There was no sense of alarm in the tone of his voice, or in the voices of others I’ve met since, when they speak of the situation. It’s more of a sigh and a shrug.  Maybe not a shrug, more a note of irony, almost humor. Not humor.  Just kind of a “Yeah, can you believe it?  I know it’s terrible, and over there is a statue of [some famous warrior who defended Georgia in the 17th Century].”

*             *             *

This morning, I came downstairs to the hotel dining room. There were no patrons, no menu. I walked in, a staff member pointed to the room full of empty tables, indicating I should sit down, then disappeared into the kitchen.

After a while, I wondered if the kitchen was even open, because no one came out.  I poked my head in, and several people working away motioned for me to go back and sit down.

Quite a while later, they put a huge spread in front of me – fresh tomatoes, cucumber, a soup of rice, potato, carrot and dill, and some kind of sausage with french-fry-looking things. Everything was delicious.

I have no idea what time it is here.  My ears and eyes have been peeled since my flight arrived, waiting for some hint of the local time.  There are no clocks ANYWHERE and no one announced it on the plane (at least in English).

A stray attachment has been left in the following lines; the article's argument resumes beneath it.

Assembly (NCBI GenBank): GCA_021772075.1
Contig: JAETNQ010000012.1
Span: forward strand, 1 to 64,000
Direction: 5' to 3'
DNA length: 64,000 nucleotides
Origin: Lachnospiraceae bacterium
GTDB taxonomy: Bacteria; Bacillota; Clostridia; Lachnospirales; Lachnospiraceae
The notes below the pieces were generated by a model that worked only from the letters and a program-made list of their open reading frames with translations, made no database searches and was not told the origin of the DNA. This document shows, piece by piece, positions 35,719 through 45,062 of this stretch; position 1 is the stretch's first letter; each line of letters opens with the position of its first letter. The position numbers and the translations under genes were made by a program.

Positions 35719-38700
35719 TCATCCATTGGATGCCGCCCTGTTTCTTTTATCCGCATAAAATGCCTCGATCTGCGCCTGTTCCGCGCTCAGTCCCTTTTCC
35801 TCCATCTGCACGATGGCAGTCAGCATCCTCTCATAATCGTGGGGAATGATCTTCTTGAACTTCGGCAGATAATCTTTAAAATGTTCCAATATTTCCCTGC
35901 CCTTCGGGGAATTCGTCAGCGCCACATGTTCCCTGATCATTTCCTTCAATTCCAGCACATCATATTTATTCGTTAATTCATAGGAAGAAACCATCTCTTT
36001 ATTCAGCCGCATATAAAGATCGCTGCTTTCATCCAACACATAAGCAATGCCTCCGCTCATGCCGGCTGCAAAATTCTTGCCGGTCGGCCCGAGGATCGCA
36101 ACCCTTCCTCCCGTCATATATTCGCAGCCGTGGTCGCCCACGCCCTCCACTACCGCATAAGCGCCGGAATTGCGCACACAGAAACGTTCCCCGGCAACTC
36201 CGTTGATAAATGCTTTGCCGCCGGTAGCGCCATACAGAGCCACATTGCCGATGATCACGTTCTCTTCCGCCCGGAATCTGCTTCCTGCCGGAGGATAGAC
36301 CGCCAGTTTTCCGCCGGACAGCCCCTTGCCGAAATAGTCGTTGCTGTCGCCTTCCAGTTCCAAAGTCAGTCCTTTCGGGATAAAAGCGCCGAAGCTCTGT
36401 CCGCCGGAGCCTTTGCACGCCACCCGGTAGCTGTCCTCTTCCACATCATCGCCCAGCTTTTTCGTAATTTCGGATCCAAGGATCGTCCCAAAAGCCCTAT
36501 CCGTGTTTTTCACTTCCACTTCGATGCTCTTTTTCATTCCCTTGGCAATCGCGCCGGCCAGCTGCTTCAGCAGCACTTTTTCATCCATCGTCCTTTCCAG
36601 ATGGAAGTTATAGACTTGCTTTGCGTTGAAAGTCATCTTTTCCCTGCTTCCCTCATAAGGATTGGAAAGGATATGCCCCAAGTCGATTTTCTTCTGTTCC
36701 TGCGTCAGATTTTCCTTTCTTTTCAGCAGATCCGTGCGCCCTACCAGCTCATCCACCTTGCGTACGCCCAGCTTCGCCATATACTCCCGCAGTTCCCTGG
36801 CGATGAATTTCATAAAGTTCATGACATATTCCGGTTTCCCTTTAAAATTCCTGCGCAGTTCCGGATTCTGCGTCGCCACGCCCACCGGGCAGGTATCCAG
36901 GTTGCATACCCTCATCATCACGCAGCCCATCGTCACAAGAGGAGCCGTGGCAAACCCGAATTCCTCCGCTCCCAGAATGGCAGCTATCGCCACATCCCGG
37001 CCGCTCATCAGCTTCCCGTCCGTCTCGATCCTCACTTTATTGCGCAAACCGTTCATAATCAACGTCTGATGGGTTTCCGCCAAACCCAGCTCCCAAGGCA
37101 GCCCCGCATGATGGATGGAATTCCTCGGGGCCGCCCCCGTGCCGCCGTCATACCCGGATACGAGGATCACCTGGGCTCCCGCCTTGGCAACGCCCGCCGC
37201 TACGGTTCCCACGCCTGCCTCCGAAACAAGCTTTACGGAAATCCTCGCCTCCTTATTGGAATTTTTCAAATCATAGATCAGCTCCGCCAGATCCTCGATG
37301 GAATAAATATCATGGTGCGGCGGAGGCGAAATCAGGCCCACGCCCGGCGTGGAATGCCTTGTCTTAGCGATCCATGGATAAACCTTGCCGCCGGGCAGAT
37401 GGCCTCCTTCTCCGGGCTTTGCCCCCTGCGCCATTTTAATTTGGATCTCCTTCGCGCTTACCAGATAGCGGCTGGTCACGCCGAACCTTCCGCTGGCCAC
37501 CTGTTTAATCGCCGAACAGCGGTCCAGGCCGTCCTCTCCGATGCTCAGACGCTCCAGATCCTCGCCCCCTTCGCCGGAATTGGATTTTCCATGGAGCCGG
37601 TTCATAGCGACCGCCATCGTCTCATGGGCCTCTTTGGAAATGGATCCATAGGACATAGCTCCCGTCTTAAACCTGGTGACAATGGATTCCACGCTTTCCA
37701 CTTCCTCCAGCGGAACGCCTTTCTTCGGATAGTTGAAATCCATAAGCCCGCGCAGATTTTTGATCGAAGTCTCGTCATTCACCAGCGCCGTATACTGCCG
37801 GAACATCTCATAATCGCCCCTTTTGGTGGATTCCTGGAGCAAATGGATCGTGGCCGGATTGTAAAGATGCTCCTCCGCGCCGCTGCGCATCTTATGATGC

*             *             *

I’m typing this message from the computer at the front desk of the hotel.  The man working at the front desk went over to the restaurant/bar across the lobby so I could use his computer.  It’s wild using a keyboard with Cyrillic characters, where the keys are in different places.  Anyway, there’s no internet access in my room.  No wireless anywhere nearby. So much for Skype!

I was invited to use this computer any time, but it means displacing the front desk person. I was told I could bring my laptop down and hook it up to their internet connection to send and receive messages.

Tonight, I’m going to see The Cherry Orchard with Keti Dolidze, the Artistic Director of the festival. Her daughter-in-law is on her way here now to pick me up and drive me around for a tour of the city.